4. Popular, Inc.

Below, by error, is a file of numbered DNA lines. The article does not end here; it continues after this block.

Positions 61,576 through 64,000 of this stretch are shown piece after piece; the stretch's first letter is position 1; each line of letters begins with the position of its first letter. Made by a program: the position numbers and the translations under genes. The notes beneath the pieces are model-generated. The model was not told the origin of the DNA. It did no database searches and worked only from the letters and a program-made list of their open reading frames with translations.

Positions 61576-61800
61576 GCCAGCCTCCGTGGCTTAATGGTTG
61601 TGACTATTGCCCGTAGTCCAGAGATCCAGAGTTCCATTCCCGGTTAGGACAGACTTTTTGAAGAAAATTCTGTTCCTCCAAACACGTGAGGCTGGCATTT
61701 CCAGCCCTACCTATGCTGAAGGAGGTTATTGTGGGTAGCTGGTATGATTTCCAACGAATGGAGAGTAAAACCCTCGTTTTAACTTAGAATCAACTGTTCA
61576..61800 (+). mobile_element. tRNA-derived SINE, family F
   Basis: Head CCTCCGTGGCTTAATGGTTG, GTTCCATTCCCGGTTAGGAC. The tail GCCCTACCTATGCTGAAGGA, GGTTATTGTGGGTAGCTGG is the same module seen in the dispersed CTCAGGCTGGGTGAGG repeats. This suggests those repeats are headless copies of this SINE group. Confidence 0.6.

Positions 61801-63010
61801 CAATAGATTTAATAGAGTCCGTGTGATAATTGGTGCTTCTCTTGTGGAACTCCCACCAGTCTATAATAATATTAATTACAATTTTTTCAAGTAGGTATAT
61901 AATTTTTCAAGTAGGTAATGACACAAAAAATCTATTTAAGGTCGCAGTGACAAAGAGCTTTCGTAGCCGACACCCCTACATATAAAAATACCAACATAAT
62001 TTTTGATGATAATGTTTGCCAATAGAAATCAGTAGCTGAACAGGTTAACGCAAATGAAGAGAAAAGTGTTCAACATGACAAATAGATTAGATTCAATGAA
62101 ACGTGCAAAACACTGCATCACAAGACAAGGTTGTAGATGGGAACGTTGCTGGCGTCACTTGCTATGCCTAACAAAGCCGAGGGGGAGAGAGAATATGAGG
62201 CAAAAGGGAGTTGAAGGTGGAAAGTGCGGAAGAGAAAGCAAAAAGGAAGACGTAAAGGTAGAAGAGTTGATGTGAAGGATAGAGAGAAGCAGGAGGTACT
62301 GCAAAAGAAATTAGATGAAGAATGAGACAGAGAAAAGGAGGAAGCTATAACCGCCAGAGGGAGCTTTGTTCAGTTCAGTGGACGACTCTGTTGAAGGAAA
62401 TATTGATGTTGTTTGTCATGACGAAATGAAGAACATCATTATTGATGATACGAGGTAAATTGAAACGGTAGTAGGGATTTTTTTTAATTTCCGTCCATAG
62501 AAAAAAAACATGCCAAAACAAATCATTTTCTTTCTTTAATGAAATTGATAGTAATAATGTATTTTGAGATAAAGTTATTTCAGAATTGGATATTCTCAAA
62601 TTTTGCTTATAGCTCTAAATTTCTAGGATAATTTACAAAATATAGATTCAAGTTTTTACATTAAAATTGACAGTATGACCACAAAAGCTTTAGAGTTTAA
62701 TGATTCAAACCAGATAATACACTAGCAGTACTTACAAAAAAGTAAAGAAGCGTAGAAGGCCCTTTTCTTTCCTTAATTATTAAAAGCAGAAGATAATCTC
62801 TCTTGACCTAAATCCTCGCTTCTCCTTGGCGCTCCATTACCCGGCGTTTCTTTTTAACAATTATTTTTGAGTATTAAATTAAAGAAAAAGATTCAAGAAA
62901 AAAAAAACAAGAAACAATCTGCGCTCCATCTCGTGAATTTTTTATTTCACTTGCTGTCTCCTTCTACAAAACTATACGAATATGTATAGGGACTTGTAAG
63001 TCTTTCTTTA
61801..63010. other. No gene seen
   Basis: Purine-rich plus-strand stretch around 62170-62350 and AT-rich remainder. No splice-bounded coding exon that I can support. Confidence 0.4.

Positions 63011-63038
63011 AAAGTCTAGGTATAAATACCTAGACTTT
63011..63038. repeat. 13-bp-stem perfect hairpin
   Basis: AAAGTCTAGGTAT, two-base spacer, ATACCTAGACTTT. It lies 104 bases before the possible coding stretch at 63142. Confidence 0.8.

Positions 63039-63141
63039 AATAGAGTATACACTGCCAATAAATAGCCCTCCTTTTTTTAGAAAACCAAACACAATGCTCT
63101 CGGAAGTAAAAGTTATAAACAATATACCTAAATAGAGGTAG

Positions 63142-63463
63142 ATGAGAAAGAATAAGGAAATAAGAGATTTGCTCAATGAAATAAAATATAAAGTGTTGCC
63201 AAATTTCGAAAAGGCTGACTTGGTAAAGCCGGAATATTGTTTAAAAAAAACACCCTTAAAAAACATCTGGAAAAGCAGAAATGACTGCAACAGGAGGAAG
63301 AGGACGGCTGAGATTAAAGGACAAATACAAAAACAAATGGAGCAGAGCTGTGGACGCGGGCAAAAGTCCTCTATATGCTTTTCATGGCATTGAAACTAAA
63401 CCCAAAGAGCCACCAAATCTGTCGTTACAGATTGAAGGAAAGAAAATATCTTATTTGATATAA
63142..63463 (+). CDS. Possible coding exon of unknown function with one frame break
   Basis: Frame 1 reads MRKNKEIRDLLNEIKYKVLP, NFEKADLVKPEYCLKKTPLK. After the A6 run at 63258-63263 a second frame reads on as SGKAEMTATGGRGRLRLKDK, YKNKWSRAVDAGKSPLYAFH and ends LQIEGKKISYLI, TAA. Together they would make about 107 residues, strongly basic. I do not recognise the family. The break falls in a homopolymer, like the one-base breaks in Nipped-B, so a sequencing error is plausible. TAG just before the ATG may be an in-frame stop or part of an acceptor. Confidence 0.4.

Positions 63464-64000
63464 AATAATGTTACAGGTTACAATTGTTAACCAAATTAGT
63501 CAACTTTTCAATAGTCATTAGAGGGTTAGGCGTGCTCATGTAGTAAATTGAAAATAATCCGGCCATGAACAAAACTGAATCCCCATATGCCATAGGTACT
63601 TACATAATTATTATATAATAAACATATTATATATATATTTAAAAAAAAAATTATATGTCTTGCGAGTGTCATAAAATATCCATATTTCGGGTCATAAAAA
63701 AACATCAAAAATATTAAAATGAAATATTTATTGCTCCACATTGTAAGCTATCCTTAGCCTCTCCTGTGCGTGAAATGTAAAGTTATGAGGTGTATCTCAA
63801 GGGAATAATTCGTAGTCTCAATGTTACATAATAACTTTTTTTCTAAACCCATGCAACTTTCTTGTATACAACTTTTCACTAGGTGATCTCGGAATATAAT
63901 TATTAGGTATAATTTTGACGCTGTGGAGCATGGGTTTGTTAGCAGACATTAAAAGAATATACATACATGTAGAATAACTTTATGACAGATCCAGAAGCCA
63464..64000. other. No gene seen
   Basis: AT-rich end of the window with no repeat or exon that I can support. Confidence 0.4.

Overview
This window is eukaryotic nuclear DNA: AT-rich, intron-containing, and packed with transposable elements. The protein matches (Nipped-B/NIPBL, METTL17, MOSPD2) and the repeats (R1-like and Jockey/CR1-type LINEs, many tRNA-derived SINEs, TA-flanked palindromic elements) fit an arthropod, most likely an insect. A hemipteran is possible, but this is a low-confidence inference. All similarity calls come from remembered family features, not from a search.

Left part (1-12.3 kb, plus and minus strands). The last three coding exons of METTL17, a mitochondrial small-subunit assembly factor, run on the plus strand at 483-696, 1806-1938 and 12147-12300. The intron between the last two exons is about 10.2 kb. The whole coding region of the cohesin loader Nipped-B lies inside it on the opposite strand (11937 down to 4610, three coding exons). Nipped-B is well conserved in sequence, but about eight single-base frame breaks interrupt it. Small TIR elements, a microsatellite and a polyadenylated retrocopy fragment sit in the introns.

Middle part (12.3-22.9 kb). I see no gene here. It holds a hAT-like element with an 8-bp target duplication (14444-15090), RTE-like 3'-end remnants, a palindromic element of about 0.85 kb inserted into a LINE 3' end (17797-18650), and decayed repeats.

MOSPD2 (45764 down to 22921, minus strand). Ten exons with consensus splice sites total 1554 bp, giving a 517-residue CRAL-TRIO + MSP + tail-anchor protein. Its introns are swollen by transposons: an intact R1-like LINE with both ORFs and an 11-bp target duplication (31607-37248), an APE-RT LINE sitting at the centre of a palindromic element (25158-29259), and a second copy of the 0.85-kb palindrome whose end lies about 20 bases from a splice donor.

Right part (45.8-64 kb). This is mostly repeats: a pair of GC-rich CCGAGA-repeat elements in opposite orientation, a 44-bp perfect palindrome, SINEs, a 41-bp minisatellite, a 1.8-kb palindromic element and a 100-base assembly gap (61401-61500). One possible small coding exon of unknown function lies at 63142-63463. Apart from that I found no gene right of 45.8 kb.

The company had $39 billion in total assets as of June 30, with a nonperforming assets ratio of 6.50%, declining from 6.52% the previous quarter and 6.62% in June 2010, according to SNL Financial.Popular was included among TheStreet's 10 Banks on Solid Financial Footing, because the company's Tier 1 common equity ratio was a strong 11.53% as of June 30, according to SNL. The company owes $935 million in TARP money. Second-quarter net income applicable to common stock was $109.8 million, or 11 cents a share, compared to $9.2 million, or a penny a share, in the first quarter, and a net loss of $236.2 million, or 28 cents a share, for the second quarter of 2010. The Second-quarter return on average assets was 1.14%, according to SNL, for, by far, the strongest earnings performance among this group of 10 banks and thrifts. . The results for the second quarter of 2010 reflected a capital raise that was initially a preferred issue, later converted to common shares after shareholder approval to increase the common share count. Upon conversion, the company recorded one-time $192 million dividend on preferred shares during the second quarter. Second-quarter 2011 results were boosted by "a tax benefit of $59.6 million related to the timing of loan charge-offs for tax purposes." Popular had agreed with Puerto Rico's Department of the Treasury to defer tax deductions related to loan charge-offs that occurred in 2009 and 2010 to 2013 through 2016. The company said that "as a result of the agreement, the Corporation made a payment of $89.4 million to the P.R. Treasury and recorded a tax benefit on its financial statements of $143 million, or $53.6 net of the payment made" to the Puerto Rico Treasury." Popular's second-quarter net interest income totaled $374.5 million, increasing by $31.2 million from the previous quarter, reflecting improved yields on loans acquired when the company purchased the failed Westernbank Puerto Rico from the FDIC. Popular's quarterly financial reports tend to contain many adjustments, as the company continues to work through April 2010 acquisition of the failed Westernbank, and handles Federal Deposit Insurance Corp. loss-share accounting and tax issues. The shares trade for less than five times the consensus 2012 earnings estimate of 33 cents a share, among analysts polled by FactSet. The stock trades for less than half the company's June 30 tangible book value of $3.14, according to SNL. Following "another messy quarter due to a tax benefit and loss share accounting noise," Derek Hewitt of KBW in July reiterated his "Outperform" rating for Popular, with a $4.50 price target, saying that the company's "higher accretable yield, lower funding costs and some opportunistic portfolio purchases drove higher spread revenue," and that its capital continued to grow. The shares trade for four times the consensus 2012 EPS estimate of 33 cents, among analysts polled by FactSet, and less than half their June 30 tangible book value of $3.14, according to SNL. Four out of five analysts covering Popular rate the shares a buy, while the remaining analyst has a neutral rating.